Michael Williams

Appreciate teachers, not high-stakes tests


Leave it to state Education Commissioner Michael Williams to “celebrate” Teacher Appreciation Week by giving teachers the back of his hand. Admittedly, that may sound a bit hyperbolic, but my characterization will be mild compared to what some parents may start saying once they realize the commissioner has fed a testing frenzy in their school districts.

Williams this week released a new, pilot teacher evaluation system that will be partly based on student test scores. The emphasis on test scores was not unexpected because that was a requirement from the federal government for granting Texas a waiver from some provisions of the No Child Left Behind (NCLB) Act. But the testing emphasis, nevertheless, flies in the face of increasing parental outrage over the standardized testing culture for which NCLB and its champion, former President George W. Bush, are largely responsible.

Now, the Obama administration has misguidedly taken up the testing banner, and Texas officials who go out of their way to disagree with President Obama on just about everything else are all too eager to heap more high-stakes tests on students and teachers. A couple of weeks ago, you may recall, Attorney General Greg Abbott proposed giving teachers – in lieu of a pay raise — a bounty for students who pass Advanced Placement tests.

Beginning with the next school year, the new evaluation system will be introduced in as many as 72 school districts and charter schools, Williams announced. Unless the Legislature steps in and says otherwise, the commissioner plans to expand the system – or a version of it – to all districts during the 2015-16 school year.

Teachers also will be evaluated on other factors, such as self-assessments, classroom observations and professional feedback. But 20 percent of an evaluation will be based on test scores for those teachers who administer standardized tests.

Thanks to pushback from parents, most legislators have started to realize that high-stakes testing and the teaching-to-the-test syndrome that it encourages are interfering with the real learning process. That is why they took a first step toward testing sanity last year by reducing the number of end-of-course exams that high school students have to pass to graduate. Now, tying a teacher’s evaluation and, potentially, pay level to test scores will encourage more teaching to the test.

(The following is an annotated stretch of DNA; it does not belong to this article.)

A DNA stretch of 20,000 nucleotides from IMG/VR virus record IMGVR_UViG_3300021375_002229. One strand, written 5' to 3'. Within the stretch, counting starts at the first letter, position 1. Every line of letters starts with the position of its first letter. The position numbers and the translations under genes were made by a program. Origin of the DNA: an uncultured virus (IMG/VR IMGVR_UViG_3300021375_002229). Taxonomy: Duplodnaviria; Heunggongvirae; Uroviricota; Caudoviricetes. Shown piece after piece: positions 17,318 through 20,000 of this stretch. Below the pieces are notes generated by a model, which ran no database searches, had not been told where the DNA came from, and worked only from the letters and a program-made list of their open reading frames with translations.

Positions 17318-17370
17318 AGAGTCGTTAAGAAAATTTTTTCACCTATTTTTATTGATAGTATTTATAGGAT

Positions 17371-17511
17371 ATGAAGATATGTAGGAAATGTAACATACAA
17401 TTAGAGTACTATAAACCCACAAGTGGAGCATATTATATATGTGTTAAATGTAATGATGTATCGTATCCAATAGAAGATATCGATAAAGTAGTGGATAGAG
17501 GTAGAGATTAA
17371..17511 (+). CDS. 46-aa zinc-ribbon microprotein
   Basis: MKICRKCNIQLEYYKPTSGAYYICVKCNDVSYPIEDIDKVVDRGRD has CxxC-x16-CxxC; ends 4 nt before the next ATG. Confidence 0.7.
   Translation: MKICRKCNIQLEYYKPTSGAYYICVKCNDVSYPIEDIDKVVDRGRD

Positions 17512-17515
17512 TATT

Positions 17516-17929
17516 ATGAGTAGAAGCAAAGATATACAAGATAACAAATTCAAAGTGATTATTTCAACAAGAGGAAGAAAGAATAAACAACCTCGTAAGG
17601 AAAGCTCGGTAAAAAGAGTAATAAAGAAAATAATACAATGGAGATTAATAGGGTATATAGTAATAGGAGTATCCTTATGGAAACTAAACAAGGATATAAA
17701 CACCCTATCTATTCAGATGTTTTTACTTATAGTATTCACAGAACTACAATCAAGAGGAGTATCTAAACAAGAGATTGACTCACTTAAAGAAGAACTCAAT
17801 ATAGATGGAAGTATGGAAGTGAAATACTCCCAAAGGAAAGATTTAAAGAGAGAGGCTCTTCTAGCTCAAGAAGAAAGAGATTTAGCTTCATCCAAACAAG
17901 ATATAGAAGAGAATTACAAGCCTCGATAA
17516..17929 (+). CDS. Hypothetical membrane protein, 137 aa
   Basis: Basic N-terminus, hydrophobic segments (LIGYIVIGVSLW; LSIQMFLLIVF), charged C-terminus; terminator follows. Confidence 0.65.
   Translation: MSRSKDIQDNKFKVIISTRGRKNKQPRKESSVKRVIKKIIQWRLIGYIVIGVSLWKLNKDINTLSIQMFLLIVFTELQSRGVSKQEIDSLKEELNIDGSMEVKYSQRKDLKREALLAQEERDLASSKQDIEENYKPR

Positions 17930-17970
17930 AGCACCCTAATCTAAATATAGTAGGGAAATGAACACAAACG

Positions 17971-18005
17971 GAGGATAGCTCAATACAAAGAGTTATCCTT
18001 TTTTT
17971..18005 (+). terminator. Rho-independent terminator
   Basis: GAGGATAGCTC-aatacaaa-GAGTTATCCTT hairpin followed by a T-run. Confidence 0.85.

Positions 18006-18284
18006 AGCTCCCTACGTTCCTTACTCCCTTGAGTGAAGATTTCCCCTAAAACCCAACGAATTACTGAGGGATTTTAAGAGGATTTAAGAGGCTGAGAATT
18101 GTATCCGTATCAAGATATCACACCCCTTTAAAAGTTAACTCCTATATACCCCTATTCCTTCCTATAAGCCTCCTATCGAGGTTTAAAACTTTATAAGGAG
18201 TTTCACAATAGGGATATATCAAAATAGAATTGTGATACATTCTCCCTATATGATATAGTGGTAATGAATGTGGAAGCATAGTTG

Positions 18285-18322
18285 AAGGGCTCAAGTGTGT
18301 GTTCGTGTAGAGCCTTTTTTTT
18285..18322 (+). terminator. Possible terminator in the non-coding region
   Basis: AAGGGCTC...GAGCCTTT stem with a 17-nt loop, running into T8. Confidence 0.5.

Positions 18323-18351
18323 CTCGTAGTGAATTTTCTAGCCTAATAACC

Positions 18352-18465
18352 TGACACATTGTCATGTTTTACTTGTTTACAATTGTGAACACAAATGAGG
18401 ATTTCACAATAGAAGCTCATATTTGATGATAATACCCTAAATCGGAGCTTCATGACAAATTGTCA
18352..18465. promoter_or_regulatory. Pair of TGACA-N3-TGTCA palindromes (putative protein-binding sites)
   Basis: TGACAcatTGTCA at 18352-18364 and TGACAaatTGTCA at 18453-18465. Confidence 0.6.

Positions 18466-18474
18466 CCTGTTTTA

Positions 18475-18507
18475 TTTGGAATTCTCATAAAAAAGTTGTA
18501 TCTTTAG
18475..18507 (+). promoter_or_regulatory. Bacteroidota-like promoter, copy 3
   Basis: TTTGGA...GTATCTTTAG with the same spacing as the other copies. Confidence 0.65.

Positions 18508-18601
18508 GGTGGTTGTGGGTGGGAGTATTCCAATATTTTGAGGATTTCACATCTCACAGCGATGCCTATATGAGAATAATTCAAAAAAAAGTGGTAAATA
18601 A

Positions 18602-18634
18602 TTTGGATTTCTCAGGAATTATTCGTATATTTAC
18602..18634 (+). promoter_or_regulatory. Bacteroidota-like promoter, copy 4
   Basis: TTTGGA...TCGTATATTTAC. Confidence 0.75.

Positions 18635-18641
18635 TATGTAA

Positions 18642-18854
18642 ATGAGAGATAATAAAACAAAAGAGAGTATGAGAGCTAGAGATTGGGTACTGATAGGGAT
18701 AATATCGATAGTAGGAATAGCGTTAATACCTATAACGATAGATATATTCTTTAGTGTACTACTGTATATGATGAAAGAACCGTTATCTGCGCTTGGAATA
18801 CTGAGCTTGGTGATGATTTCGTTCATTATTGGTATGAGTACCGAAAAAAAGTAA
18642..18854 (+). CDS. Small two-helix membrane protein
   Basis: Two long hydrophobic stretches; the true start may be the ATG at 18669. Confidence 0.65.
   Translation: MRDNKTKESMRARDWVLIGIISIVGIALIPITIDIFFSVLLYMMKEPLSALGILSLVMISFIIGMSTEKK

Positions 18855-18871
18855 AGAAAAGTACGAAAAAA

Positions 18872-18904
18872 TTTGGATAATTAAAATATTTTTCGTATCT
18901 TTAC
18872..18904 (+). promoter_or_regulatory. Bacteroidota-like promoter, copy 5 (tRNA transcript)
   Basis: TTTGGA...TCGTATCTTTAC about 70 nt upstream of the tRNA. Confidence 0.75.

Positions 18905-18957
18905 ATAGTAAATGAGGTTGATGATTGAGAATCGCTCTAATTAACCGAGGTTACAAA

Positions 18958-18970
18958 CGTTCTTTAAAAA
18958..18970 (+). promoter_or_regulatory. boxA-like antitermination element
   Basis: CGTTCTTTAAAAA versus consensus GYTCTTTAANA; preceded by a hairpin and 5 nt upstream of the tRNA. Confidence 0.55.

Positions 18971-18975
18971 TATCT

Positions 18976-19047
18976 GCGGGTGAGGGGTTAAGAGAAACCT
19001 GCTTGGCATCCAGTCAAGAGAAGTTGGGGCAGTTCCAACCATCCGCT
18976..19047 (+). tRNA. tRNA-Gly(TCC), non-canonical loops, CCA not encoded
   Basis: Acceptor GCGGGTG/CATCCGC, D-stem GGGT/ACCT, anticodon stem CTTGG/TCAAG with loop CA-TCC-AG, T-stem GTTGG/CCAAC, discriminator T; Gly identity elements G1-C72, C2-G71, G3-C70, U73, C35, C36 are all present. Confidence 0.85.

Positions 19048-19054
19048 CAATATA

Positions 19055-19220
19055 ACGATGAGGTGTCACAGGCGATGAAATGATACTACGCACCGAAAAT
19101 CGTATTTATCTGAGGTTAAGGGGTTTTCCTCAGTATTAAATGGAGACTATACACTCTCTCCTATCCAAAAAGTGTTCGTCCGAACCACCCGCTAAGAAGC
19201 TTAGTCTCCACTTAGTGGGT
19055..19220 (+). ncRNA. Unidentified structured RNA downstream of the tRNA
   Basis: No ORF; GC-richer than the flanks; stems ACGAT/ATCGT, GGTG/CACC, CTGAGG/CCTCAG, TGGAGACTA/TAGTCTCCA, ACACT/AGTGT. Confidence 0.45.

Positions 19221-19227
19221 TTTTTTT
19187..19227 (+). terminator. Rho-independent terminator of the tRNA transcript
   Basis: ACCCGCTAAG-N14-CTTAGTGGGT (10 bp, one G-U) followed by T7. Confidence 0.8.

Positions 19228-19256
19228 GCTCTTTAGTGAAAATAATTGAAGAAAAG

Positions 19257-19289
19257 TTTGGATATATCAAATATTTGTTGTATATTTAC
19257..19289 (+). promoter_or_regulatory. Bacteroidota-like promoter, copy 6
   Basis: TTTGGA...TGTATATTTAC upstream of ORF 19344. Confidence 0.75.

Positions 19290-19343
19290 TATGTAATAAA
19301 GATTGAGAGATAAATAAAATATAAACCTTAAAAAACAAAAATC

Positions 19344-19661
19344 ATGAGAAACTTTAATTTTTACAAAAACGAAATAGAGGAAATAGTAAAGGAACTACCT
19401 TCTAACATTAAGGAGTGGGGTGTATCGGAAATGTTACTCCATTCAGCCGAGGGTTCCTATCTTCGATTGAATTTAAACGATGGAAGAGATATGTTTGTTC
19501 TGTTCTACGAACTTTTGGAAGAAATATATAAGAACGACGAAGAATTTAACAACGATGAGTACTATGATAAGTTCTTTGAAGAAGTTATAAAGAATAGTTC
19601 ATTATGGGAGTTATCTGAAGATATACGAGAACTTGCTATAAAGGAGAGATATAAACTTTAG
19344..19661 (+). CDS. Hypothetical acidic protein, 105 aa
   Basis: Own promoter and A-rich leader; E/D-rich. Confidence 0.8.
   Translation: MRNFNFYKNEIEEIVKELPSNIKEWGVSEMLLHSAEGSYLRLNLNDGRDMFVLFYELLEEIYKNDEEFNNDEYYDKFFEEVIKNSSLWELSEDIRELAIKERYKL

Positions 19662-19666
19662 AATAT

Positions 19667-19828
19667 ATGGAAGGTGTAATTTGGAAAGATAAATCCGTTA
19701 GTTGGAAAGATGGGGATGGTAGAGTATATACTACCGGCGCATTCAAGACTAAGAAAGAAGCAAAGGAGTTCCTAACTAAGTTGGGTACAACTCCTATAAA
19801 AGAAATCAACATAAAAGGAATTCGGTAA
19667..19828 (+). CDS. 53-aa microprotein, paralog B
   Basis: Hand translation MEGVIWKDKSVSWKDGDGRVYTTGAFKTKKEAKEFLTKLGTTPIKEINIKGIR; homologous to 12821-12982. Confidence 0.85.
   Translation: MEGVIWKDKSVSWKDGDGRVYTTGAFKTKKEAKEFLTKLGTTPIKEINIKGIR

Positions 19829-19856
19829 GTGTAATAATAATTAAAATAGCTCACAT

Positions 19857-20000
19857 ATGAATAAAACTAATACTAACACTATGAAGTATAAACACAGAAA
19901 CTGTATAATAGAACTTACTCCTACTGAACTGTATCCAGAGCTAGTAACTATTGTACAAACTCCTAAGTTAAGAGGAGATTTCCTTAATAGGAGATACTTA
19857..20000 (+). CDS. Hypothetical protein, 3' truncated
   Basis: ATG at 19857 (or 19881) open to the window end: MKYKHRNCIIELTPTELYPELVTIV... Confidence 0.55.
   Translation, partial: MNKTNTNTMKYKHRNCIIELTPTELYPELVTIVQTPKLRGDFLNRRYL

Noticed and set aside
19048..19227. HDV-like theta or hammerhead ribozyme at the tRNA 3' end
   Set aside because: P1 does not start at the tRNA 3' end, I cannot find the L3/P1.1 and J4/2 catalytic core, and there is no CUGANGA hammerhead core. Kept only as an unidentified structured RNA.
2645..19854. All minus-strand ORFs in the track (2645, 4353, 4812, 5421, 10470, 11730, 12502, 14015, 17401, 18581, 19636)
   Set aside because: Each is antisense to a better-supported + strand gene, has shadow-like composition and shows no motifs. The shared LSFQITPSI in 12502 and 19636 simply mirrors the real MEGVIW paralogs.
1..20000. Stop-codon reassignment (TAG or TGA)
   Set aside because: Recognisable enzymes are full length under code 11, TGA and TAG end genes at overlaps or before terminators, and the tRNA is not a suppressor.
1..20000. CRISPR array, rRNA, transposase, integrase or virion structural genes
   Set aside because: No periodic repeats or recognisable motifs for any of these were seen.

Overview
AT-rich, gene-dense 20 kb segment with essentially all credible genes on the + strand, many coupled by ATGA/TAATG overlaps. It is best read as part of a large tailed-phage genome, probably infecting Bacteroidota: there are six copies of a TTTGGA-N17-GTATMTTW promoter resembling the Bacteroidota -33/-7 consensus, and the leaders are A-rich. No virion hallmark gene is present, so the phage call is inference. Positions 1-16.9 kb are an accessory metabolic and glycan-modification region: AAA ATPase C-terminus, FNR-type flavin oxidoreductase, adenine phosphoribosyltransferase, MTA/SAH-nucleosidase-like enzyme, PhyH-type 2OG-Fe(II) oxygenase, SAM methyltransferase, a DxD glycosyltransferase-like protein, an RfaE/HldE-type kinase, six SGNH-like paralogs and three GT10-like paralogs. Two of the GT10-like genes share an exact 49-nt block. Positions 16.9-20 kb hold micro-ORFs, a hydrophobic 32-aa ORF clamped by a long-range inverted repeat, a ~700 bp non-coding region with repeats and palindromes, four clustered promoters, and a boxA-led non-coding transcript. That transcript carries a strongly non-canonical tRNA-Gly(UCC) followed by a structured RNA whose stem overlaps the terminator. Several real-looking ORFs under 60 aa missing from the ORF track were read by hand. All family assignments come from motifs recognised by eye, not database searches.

Some people just don’t get it. You can count Commissioner Williams, U.S. Secretary of Education Arne Duncan and President Obama among them.



Confusing politics and educational needs


Texas Education Commissioner Michael Williams, a Republican African American, praised today’s U.S. Supreme Court ruling on the Voting Rights Act because, he said, it eliminates a “major hurdle” to helping children in ineffective school districts, such as Harris County’s North Forest ISD.

Huh? How does gutting a law designed to protect minority voters help children in struggling, largely minority school districts? It doesn’t, except in Williams’ mind.

The commissioner’s argument, however, is that the high court decision clears a potential barrier – Justice Department approval – to the Texas Education Agency’s plan to abolish North Forest and its elected school board on July 1 and put North Forest’s students into Houston ISD.

Williams obviously considers the gutting of the Voting Rights Act a political victory, but he shouldn’t confuse that with improving educational opportunities for the mostly African American students in North Forest. The biggest barrier to a quality education for them has been – and remains — an inadequate and unfair system of education funding, which has a particularly harmful effect on many low-income students. Simply moving these students from one school district to another is not going to change the basic problem. The much larger Houston ISD has more resources, but many of its students also are struggling for the same basic reason.

As the state’s public education commissioner, Williams has championed private school vouchers, high-stakes standardized testing and, now, a reversal of minority voting rights. When is he going to advocate for the resources that students and their teachers really need?


Merit pay a bad idea


El Paso ISD’s caretaker board of managers recently approved a 2.5 percent pay raise for all district employees. Yes, that is a bit of good news, but you may want to hold your applause because the board also has asked district officials to consider merit-based raises for the 2014-15 school year.

Merit pay is a very bad idea, and no one should know better than administrators in El Paso ISD. But some memories can be very short.

As a reminder, the El Paso district is still recovering from a cheating scandal that resulted in the previous superintendent – who had a financial incentive to artificially raise test scores — being sentenced to prison. The district was taken over by the state, and teachers are trying to help hundreds of children recover lost educational opportunities.

In naming the district’s temporary board of managers, state Education Commissioner Michael Williams included former state Rep. Dee Margo as president, even though Margo had used his one term in the House in 2011 to strike a blow against public schools. He voted for $5.4 billion in school budget cuts.

The cuts crammed tens of thousands of school children into overcrowded classrooms, cost thousands of school employees their jobs and prompted many of our best, most experienced teachers to take incentives to retire early. Consequently, over the past two years, the average teacher pay in this state dropped by $528 a year. Texas now has the dubious distinction of paying its teachers more than $8,000 below the national average.